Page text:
Once upon a time we bought into the idea that the gap between Development and Operations was an unhealthy one that needed to be closed. We called the solution DevOps, and this mindset ushered in a new era of software development. Since then, a host of business functions have clammored to join the DevOps crusade – DevSecOps, DevTestOps, DevNetOps, etc.. But in the software age, when software development is central to the strategy – and thus among the biggest expenses – of nearly every business, it’s time we bring Finance in for the ride.
DevFinOps is the integration of financial strategies, and finance teams, into the operations of software development. It is the recognition that financial resources in any organization are finite and thus should be considered as an integral part of the software planning and development processes, and not as a project to be managed separately. It incorporates practices such as cloud spend optimization (often called FinOps), but expands the scope of FinOps considerably to include the other financial resources consumed by Development and DevOps teams. The most important resource in any software organization? Its people.
Why DevFinOps is more important than ever
Gone are the days that the answer to any software development problem was to hire more engineers. The current economic uncertainty has brought about a new mantra for businesses wherein costs matter. While it can be a tough pill to swallow – being economical with your resources, scrutinizing software development and maintenance costs, weighing investment tradeoffs (do we finally sunset this legacy product because it’s costing us more to support than we can afford, or perhaps because we need the resources focused on other projects?), finding ways to be efficient and build strategically with the resources you do have vs. investing in everything all at once – we might argue this is a more mature way to manage software development.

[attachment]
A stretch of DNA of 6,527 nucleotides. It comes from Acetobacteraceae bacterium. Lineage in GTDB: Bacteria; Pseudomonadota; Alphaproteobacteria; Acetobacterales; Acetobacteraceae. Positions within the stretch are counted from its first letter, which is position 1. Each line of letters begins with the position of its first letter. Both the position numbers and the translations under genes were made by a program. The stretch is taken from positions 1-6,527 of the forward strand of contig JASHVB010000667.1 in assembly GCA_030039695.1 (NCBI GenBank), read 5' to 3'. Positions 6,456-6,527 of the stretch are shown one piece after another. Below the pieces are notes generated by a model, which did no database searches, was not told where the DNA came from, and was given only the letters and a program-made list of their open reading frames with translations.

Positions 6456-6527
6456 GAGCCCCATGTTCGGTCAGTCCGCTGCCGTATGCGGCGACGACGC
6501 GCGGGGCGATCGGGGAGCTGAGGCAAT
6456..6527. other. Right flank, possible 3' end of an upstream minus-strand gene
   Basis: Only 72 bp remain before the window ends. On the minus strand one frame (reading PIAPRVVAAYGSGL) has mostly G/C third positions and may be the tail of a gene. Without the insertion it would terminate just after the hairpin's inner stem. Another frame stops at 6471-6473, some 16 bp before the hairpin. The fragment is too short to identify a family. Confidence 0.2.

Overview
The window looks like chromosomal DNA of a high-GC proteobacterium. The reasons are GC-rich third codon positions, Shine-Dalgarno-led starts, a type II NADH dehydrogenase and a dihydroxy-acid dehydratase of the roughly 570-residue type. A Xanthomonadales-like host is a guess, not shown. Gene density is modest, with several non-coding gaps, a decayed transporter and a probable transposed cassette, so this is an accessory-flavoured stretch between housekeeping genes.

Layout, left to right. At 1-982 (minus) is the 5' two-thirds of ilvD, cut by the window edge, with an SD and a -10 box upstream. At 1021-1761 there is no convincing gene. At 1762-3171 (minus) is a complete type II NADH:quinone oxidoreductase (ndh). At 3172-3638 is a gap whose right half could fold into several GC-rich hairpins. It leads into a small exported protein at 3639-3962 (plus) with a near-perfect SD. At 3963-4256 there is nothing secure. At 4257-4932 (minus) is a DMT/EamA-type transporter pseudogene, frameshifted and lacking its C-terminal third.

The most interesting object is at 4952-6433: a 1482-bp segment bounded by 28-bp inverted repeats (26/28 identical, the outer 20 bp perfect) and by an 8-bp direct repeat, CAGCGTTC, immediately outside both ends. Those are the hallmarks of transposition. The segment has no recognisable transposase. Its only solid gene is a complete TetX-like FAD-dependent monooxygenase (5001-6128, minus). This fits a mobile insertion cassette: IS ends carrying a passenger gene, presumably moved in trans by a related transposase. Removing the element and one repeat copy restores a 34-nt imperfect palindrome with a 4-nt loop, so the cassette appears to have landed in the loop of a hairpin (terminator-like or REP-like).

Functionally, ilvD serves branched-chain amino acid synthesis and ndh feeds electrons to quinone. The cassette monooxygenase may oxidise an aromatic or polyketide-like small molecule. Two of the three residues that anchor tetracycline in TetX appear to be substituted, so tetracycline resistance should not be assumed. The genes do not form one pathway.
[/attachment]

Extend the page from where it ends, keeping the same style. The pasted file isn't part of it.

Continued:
That’s where DevFinOps comes in. By pulling financial concerns and financial insights into planning and engineering operations, we are more strategic and discerning with the choices we make, the budgets we set, the software we choose to make, and how we report on all of these things.
The part of DevFinOps most people forget
Consider for a moment your company’s last product launch. Could you calculate how much it cost to build? You might immediately consider cloud costs, but those are only part of a much bigger equation. And sure, cloud costs can balloon faster than expected, and they are a constant concern for Finance teams – cloud cost optimization and automated controls can be immensely important. But in many organizations, we forget to consider that the most important resource and often biggest cost in software development is the people doing it.
DevFinOps seeks to answer these tougher questions: How much did a product, feature, or release cost to build? How much is it taxing us to maintain? Can we capitalize some of these costs to help with our financial wellbeing? Are we getting the return on the investment we were hoping for? Should we invest in something like this again, or if not, where would our resources be better spent? Given our history, how much do we expect this project to cost us and how many resources will we need to get it done? How does that factor into our budget for next year?
These are the types of questions that don’t just save money, they are foundational to the strategic direction of the organizations that ask them. They facilitate strategic product and headcount decisions, enable conversations about tradeoffs, expose insights, and automate the types of workflows required for sound financial practices. By and large these are personnel questions, not ones of cloud costs. We need a mentality that embraces the full scope of financial decisions being made by software development and operations teams. And we need the tools to understand not only cloud costs, but also development costs and how and when all resources are being used.